This is part of the only surviving play script to contain Shakespeare's handwriting. Three pages of the manuscript, ff. 8r, 8v and 9r, have been identified as Shakespeare’s, based on handwriting, spelling, vocabulary and the images and ideas expressed.
The play is about the life of Sir Thomas More, the Tudor lawyer and polymath who was sentenced to death for refusing to recognise Henry VIII as Supreme Head of the Church in England. The work was initially written by Anthony Munday between 1596 and 1601. The Master of the Revels, Edmund Tilney, whose role included stage censorship, refused to allow Sir Thomas More to be performed, perhaps because he was worried that the play’s depiction of riots would provoke civil unrest on the streets of London.
After the Queen’s death in 1603, Shakespeare was brought in to revise the script, along with three other playwrights. Shakespeare’s additions include 147 lines in the middle of the action, in which More is called on to address an anti-immigration riot on the streets of London. He delivers a gripping speech to the aggressive mob, who are baying for so-called ‘strangers’ to be banished:
You’ll put down strangers,
Kill them, cut their throats, possess their houses,
And lead the majesty of law in lyam
To slip him like a hound; alas, alas, say now the King,
As he is clement if th’offender mourn,
Should so much come too short of your great trespass
As but to banish you: whither would you go?
What country, by the nature of your error,
Should give you harbour? Go you to France or Flanders,
To any German province, Spain or Portugal,
Nay, anywhere that not adheres to England,
Why, you must needs be strangers, would you be pleas’d
To find a nation of such barbarous temper
That breaking out in hideous violence
Would not afford you an abode on earth.
Whet their detested knives against your throats,
Spurn you like dogs, and like as if that God
Owed not nor made not you, not that the elements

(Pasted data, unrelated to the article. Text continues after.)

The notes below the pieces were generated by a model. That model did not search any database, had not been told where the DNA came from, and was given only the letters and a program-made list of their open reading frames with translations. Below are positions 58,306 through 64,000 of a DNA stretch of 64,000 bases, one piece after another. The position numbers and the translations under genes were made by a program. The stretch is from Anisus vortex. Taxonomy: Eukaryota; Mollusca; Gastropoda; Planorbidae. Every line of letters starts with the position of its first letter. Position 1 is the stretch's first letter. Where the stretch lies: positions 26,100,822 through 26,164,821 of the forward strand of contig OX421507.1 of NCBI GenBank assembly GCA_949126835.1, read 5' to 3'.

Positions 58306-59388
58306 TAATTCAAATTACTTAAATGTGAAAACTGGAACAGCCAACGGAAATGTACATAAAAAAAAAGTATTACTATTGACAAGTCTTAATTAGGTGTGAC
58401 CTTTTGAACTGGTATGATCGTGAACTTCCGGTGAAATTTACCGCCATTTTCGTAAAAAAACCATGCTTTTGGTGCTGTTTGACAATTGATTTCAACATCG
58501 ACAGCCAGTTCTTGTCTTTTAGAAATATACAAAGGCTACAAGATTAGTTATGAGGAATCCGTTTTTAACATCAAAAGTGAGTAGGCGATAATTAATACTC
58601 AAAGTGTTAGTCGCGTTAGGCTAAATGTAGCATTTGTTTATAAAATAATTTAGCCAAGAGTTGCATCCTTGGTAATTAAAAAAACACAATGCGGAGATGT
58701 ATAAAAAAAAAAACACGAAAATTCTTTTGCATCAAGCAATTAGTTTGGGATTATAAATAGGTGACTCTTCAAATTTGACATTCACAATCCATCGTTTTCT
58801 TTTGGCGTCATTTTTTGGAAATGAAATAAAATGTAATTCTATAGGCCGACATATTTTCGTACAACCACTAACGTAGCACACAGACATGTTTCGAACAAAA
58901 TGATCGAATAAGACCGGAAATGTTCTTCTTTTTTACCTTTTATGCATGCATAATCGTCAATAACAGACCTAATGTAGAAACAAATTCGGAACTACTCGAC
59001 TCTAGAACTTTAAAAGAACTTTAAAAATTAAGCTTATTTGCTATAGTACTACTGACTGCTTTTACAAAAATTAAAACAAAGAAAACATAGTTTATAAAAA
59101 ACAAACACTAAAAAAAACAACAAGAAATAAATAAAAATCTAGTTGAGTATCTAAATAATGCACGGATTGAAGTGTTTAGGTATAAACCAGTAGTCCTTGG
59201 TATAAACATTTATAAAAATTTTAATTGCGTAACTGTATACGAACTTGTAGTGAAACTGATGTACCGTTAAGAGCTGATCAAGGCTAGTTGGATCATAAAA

Were not all appropriate to your comforts,
But charter’d unto them? What would you think
To be us’d thus? This is the strangers’ case
And this your mountainish inhumanity.
More relies on human empathy to make his point: if the rioters were suddenly banished to a foreign land, they would become ‘wretched strangers’ too, and equally vulnerable to attack. In the words of critic Jonathan Bate: ‘More asks the on-stage crowd, and by extension the theatre audience, to imagine what it would be like to be an asylum-seeker undergoing forced repatriation.’ Though proving that More’s words were indeed written by Shakespeare is not straightforward, in their keen sympathy for the plight of the alienated and dispossessed they seem to prefigure the insights of great dramas of race such as The Merchant of Venice and Othello. Whoever wrote them had a fine ear for the way rhetoric can sway a crowd – it’s hard not to think of Julius Caesar, too – but also a sharp eye for the troubled relationship between ethnic minorities and majorities.
Tilney’s instructions to the authors can be seen in the margin of f. 3r (the first page shown here):
Leave out the insurrection wholly and the cause thereof, and begin with Sir Thomas More at the Mayor’s sessions, with a report afterwards of his good service done being Sheriff of London upon a mutiny against the Lombards – only by a short report, and not otherwise, at your own perils. E. Tilney.
As well as Shakespeare, there are additions in the hands of Henry Chettle, Thomas Dekker, Thomas Heywood and an anonymous copyist. There is no evidence that the play was ever performed or published.
Label written by Andrew Dickson and British Library curators
- Full title:
- The Booke of Sir Thomas Moore
- c. 1601–04
- Manuscript / Playscript
- Anthony Munday, Edmund Tillney, Henry Chettle, Thomas Heywood, William Shakespeare, Thomas Dekker, unknown copyist
- Usage terms
Public Domain in most countries other than the UK.
- Held by
- British Library
- Harley MS 7368
- Article by:
- Andrew Dickson
- Ethnicity and identity, Power, politics and religion
‘The Book of Sir Thomas More’ is the only surviving literary manuscript in Shakespeare’s hand. Here Andrew Dickson describes how the scene Shakespeare wrote for the play contains a moving plea for the plight of immigrants.
- Article by:
- Eric Rasmussen, Ian DeJong
- Gender, sexuality, courtship and marriage, Renaissance writers, Power, politics and religion
Eric Rasmussen and Ian De Jong investigate the subversive potential of Renaissance theatre.
Early Shakespeare sources: a guide for academic researchers. Part 1: manuscript and early print sources for Shakespeare's works
- Article by:
- Adrian S Edwards
Adrian S Edwards surveys the 16th- and 17th-century sources for Shakespeare’s works – the few surviving pages of Shakespearean manuscript, the quarto editions of his plays and poems, and the large folio editions of his collected works – and gives an overview of the British Library’s holdings.